Jeanne de Bourgogne, reine de France

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Jeanne de Bourgogne, reine de France

Also Known As: ""la Boîteuse"", "The Lame", "Jeanne de Bourgogne"
Birthdate:
Birthplace: Bourgogne, , France
Death: Died in Paris, France
Place of Burial: Basilique Saint Denis, Saint-Denis, Seine-Saint-Denis, Île-de-France, France
Immediate Family:

Daughter of Robert II, duc de Bourgogne and Agnès Capet de France
Wife of Philip VI of France and Phillippe VI le Fortuné, roi de France
Mother of Jean II le Bon de Valois, roi de France; Philippe de Valois, duc d'Orléans; Marie de Valois de France; Louis de Valois; Louis de Valois, (mort jeune) and 3 others
Sister of Hugues V, duc de Bourgogne; Jean de Bourgogne; Blanche of Burgundy; Marguerite de Bourgogne, Reine de France; Louis de Bourgogne, roi de Thessalonique and 3 others

Occupation: Queen of France
Managed by: Private User
Last Updated:

About Jeanne de Bourgogne, reine de France

Joan was the daughter of Robert II, Duke of Burgundy, and princess Agnes of France. Her mother was the youngest daughter of Louis IX and Marguerite of Provence.

Her older sister, Marguerite de Bourgogne, was the first wife and Queen of Louis X of France. Her brothers were Hugh V, Duke of Burgundy, and Eudes IV, Duke of Burgundy.

She married Philippe de Valois in July 1313. From 1315 to 1328, they were Count and Countes of Maine; from 1325, they were also Count and Countess of Valois and Anjou.

Intelligent and strong-willed, Jeanne proved a capable regent whilst her husband fought on military campaigns during the Hundred Years War. However, her nature and power earned both herself and her husband a bad reputation, which was accentuated by her deformity (which was considered by some to be a mark of evil), and she became known as la male royne boiteuse ("the lame mean Queen"), supposedly the driving force behind her weaker husband. One chronicler described her as a danger to her enemies in court: "the lame Queen Jeanne de Bourgogne...was like a King and caused the destruction of those who opposed her will."[1]

She was also considered to be a scholarly woman and a bibliophile: she sent her son, John, manuscripts to read, and commanded the translation of several important contemporary works into vernacular French, including the Miroir historial of Vincent de Beauvais (c.1333) and the Jeu d'échecs moralisés of Jacques de Cessoles (c.1347), a task carried out by Jean de Vignay.

Jeanne died of the Plague on 12 September 1348. She was buried in the Basilica of Saint Denis; her tomb, built by her grandson Charles V, was destroyed during the French Revolution

--------------------

Joan was the daughter of Robert II, Duke of Burgundy, and princess Agnes of France. Her mother was the youngest daughter of Louis IX and Marguerite of Provence.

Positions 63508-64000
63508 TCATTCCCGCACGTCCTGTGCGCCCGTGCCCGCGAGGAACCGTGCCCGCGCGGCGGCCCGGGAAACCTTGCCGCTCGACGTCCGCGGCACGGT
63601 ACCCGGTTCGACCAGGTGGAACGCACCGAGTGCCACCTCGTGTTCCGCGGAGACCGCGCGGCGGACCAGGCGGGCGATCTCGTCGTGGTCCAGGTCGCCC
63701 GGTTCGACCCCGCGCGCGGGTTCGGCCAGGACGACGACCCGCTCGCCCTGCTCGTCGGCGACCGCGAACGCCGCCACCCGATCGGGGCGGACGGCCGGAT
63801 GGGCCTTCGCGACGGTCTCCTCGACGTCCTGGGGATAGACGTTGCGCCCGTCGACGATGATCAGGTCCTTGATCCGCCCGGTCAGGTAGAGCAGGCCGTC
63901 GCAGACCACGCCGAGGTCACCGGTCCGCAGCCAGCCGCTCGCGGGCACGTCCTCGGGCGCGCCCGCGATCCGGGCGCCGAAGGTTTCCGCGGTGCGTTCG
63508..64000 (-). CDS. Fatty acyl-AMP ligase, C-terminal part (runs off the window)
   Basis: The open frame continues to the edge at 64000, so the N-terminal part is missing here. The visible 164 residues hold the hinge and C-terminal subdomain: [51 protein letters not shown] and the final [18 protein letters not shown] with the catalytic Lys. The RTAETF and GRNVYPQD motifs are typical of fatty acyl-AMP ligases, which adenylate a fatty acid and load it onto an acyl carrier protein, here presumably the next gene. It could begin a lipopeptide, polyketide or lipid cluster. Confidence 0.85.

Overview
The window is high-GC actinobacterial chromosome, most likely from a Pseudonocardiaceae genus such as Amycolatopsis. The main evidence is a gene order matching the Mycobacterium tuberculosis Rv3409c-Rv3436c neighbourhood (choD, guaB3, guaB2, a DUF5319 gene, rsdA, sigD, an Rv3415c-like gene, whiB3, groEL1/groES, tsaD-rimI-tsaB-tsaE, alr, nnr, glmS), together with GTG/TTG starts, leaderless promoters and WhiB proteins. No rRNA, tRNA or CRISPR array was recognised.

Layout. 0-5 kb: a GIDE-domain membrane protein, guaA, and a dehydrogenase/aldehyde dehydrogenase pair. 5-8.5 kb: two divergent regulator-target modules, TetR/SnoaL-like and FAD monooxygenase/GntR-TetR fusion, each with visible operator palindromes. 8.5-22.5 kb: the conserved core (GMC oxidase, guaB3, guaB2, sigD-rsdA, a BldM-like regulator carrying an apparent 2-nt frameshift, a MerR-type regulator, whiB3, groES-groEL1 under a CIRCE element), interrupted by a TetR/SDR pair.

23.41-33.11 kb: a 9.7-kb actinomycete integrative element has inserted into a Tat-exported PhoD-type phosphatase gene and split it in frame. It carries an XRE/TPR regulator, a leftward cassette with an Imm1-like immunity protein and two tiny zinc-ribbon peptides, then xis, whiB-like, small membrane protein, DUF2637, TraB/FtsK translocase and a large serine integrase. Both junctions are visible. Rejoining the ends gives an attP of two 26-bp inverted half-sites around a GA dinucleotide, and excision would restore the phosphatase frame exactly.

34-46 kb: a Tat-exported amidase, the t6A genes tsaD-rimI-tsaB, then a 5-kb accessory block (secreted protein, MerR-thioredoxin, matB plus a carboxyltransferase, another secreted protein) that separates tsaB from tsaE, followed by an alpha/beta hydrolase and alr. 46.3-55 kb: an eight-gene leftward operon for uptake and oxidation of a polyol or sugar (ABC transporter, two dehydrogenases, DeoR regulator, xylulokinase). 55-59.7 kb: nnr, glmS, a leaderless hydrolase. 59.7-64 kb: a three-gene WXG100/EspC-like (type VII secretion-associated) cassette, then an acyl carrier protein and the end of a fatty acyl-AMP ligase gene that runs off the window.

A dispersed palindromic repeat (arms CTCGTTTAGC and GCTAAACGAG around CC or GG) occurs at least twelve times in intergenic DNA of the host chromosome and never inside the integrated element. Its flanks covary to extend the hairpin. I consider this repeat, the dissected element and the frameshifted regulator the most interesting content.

Her older sister, Marguerite de Bourgogne, was the first wife and Queen of Louis X of France. Her brothers were Hugh V, Duke of Burgundy, and Eudes IV, Duke of Burgundy.

She married Philippe de Valois in July 1313. From 1315 to 1328, they were Count and Countes of Maine; from 1325, they were also Count and Countess of Valois and Anjou.

Intelligent and strong-willed, Jeanne proved a capable regent whilst her husband fought on military campaigns during the Hundred Years War. However, her nature and power earned both herself and her husband a bad reputation, which was accentuated by her deformity (which was considered by some to be a mark of evil), and she became known as la male royne boiteuse ("the lame male Queen"), supposedly the driving force behind her weaker husband. One chronicler described her as a danger to her enemies in court: "the lame Queen Jeanne de Bourgogne...was like a King and caused the destruction of those who opposed her will."[1]

She was also considered to be a scholarly woman and a bibliophile: she sent her son, John, manuscripts to read, and commanded the translation of several important contemporary works into vernacular French, including the Miroir historial of Vincent de Beauvais (c.1333) and the Jeu d'échecs moralisés of Jacques de Cessoles (c.1347), a task carried out by Jean de Vignay.

Jeanne died on 12 September 1348, of the Plague. She was buried in the Basilica of Saint Denis; her tomb, built by her grandson Charles V, was destroyed during the French Revolution

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Joan the Lame

From Wikipedia, the free encyclopedia

Jeanne de Bourgogne (1293 – 12 September 1348), also known as Joan the Lame (French: Jeanne la Boiteuse) or Joan of Burgundy, Queen consort of France, first wife of Philip VI.

She was the daughter of Robert II, Duke of Burgundy and princess Agnes of France. Her mother was the youngest daughter of Louis IX and Marguerite of Provence.

Her older sister, Marguerite de Bourgogne, was the first wife and Queen of Louis X of France. Her brothers were Hugh V, Duke of Burgundy, and Eudes IV, Duke of Burgundy.

She married Philippe de Valois in July 1313. From 1315 to 1328, they were Count and Countess-consort of Maine; from 1325, they were also Count and Countess-Consort of Valois and Anjou.

Intelligent and strong-willed, Jeanne proved a capable regent whilst her husband fought on military campaigns during the Hundred Years War. However, her nature and power earned both herself and her husband a bad reputation, which was accentuated by her deformity (which was considered by some to be a mark of evil), and she became known as la male royne boiteuse ("the lame male Queen"), supposedly the driving force behind her weaker husband. One chronicler described her as a danger to her enemies in court: "the lame Queen Jeanne de Bourgogne...was like a King and caused the destruction of those who opposed her will."[1]